It's been a rocky week for President Obama in general, but particularly concerning his connection to African Americans. After kicking off his re-election campaign with a well-received speech at the Rev. Al Sharpton's National Action Network conference, the same event culminated with a televised shouting match between Sharpton and Dr. Cornel West over whether the president has credibly acknowledged black hardship or whether he is, according to West, a "black mascot" for wealthy bankers.

Federal budget negotiations managed to ward off a government shutdown, but the compromise ceded steep cuts to education and health programs (although many cuts targeted programs with unspent funds, or that were covered elsewhere) and revoked Washington, D.C.'s right to use its own money to help poor women access abortion services.

And while the Department of Health and Human Services unveiled a plan to reduce racial health disparities, Gallup released a poll showing that President Obama's approval rating among African Americans is down, from above 90 percent to 85 percent.

It's against this backdrop that the White House Office of Public Engagement launched a new webpage dedicated to the administration's policies and outreach that benefit the black community. The site, whitehouse.gov/africanamericans, actually started as a Black History Month project highlighting African-American members of the Obama administration, but it's been retooled as a year-round "What We're Doing" information clearinghouse with blog posts, fact sheets, video and photo galleries.

Features include a video of Senior Adviser Valerie Jarrett explaining the administration's efforts to combat domestic HIV/AIDS (and sharing a personal story about losing her sister-in-law to the disease), a document breaking down how Obama's proposed 2012 budget (pdf) promotes job training, lending and college access in black communities, and a blog detailing a recent White House roundtable discussion with 60 black gay and lesbian student leaders. Some may dismiss the site as pandering -- but for a White House communications team that's notoriously wonky and long-winded, it's a way to help them make policy more personal and practical.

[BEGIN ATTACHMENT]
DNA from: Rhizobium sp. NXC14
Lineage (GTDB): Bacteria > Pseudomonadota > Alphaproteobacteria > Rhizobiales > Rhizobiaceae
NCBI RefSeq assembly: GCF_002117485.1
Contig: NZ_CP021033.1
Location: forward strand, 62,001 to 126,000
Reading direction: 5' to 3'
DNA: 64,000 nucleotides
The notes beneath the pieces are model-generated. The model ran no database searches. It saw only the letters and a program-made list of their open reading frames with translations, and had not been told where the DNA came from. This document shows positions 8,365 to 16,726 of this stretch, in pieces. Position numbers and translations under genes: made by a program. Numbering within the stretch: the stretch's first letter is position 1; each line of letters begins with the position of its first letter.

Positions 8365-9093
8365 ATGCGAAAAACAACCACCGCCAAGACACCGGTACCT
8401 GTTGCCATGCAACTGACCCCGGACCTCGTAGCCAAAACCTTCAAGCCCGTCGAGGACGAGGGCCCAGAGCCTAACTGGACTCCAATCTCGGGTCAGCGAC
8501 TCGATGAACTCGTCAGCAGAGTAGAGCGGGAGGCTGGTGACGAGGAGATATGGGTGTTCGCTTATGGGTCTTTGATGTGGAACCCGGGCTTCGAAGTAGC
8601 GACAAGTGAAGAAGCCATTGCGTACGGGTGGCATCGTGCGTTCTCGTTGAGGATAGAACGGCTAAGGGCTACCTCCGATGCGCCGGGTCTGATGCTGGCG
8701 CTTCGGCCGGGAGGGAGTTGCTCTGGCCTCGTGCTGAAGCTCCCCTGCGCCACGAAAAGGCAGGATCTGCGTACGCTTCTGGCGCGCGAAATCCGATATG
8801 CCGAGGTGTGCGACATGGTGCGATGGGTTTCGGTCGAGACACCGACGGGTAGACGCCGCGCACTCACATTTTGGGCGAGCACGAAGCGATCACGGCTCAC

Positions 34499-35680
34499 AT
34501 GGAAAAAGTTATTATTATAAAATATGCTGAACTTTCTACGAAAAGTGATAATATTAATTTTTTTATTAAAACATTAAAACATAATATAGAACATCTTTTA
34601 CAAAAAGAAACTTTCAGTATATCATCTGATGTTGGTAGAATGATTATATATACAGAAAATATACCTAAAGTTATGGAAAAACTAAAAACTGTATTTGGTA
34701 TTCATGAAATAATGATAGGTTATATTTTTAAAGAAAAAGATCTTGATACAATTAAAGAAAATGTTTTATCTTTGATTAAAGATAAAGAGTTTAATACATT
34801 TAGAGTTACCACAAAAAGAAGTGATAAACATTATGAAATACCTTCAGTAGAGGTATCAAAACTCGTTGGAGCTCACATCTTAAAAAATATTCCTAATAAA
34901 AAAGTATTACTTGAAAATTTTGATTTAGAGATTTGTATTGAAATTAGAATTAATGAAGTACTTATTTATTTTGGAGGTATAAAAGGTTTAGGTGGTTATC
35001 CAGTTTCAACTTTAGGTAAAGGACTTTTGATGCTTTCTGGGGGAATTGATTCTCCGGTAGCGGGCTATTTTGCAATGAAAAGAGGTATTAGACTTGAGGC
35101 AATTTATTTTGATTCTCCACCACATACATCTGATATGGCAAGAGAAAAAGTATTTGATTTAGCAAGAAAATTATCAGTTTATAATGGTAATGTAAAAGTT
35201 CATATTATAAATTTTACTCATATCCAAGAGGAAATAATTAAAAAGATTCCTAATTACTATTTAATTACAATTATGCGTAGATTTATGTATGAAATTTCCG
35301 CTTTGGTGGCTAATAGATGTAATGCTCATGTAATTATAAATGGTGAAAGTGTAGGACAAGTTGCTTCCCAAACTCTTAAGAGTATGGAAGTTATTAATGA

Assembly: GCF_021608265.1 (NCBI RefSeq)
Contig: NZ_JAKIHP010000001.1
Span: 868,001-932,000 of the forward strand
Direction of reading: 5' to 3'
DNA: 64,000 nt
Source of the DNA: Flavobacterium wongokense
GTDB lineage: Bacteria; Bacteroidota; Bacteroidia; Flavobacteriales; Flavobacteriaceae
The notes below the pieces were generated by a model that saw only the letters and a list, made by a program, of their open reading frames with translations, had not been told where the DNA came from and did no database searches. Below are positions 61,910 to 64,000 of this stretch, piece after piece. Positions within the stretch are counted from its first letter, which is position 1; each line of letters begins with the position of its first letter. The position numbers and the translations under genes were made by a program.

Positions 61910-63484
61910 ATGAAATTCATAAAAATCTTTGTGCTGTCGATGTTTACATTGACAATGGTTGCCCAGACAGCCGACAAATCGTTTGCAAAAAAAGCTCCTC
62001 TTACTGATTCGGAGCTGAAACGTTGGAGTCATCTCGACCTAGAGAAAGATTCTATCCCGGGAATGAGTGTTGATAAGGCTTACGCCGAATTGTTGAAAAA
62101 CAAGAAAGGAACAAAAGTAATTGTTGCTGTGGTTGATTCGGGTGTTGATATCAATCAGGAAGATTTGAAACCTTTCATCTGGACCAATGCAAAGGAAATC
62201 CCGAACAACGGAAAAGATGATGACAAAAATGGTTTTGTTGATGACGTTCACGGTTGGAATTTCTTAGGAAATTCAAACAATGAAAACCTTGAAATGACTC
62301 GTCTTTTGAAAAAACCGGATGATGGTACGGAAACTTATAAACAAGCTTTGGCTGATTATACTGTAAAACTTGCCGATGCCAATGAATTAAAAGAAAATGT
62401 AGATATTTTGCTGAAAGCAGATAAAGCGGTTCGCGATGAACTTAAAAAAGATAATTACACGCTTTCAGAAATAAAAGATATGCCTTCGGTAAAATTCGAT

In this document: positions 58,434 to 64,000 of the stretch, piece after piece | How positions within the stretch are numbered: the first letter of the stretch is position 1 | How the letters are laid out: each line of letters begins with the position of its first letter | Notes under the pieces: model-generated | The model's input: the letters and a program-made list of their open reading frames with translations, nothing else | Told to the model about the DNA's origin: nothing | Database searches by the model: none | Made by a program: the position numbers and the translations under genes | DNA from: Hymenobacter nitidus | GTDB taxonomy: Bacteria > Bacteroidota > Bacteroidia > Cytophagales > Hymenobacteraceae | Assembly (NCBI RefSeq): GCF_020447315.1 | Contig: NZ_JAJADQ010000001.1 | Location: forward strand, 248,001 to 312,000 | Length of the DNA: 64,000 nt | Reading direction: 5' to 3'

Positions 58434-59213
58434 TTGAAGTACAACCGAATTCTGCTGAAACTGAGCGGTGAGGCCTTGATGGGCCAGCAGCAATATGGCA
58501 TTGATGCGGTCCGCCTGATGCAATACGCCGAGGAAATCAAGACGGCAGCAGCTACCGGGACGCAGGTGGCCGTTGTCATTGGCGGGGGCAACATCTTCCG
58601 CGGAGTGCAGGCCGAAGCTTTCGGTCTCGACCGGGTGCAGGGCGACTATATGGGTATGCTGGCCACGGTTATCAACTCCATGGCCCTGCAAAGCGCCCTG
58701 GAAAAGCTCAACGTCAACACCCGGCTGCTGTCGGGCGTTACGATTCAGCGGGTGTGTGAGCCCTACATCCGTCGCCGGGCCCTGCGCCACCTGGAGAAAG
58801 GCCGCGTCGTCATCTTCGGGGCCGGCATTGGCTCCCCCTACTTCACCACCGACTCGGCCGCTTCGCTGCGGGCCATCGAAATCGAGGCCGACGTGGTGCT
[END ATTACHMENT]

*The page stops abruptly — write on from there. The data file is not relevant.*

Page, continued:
"We know that there's a continual need to get information out more," Michael Blake, White House director of African-American outreach, admitted to The Root. "We saw this as a perfect opportunity to gather everything into one central place, so that when someone asks, 'What is happening for the African-American community,' they don't have to go to multiple places. They can go to just one."

The low black voter turnout in November's crushing mid-term election was one big sign that their message wasn't connecting.

"A lot of people are frustrated, and they may not be aware of everything that's happening from this administration that is directly helping people," said Blake. "We're always saying that $1 billion [sent] out to black colleges over a 10-year span, for example, or the money that went to community health centers, is a huge deal."

Since the midterm election, the administration has stepped up its black outreach with an accelerated roster of events -- this week they'll hit the National Minority Supplier Development Council conference, as well as community events and conversations in Atlanta with Mayor Kasim Reed and HBCU students. The new African-American-focused Web portal is another extension of the effort, which has also dispatched representatives to Detroit, San Antonio and the National Urban League conference this year.

"We are literally crisscrossing the country to continue engaging with people on the ground," said Blake, who isn't daunted by constant, sometimes angry charges that the White House isn't doing enough. "I love the challenge of my job because it forces us to not be complacent, and it forces us to be aggressive about making it a two-way conversation."